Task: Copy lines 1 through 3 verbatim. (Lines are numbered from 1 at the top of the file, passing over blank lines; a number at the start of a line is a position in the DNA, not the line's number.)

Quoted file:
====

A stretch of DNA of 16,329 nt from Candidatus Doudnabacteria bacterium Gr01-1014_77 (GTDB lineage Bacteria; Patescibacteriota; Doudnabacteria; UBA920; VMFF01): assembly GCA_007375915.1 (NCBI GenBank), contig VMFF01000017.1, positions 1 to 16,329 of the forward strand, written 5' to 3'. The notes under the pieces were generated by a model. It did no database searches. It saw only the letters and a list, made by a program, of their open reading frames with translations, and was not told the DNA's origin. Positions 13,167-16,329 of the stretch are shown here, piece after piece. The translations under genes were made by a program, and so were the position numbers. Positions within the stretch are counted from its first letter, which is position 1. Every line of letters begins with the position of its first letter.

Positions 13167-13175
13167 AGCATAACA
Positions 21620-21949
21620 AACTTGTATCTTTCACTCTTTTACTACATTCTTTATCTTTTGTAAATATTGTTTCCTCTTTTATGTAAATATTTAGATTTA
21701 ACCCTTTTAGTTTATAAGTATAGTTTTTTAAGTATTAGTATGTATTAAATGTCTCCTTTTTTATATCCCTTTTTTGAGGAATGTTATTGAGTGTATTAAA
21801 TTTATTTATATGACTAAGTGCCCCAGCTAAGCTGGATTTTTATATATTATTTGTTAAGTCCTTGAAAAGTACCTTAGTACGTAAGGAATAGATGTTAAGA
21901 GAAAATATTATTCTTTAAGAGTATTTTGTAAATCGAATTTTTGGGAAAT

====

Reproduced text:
A stretch of DNA of 16,329 nt from Candidatus Doudnabacteria bacterium Gr01-1014_77 (GTDB lineage Bacteria; Patescibacteriota; Doudnabacteria; UBA920; VMFF01): assembly GCA_007375915.1 (NCBI GenBank), contig VMFF01000017.1, positions 1 to 16,329 of the forward strand, written 5' to 3'. The notes under the pieces were generated by a model. It did no database searches. It saw only the letters and a list, made by a program, of their open reading frames with translations, and was not told the DNA's origin. Positions 13,167-16,329 of the stretch are shown here, piece after piece. The translations under genes were made by a program, and so were the position numbers. Positions within the stretch are counted from its first letter, which is position 1. Every line of letters begins with the position of its first letter.

Positions 13167-13175
13167 AGCATAACA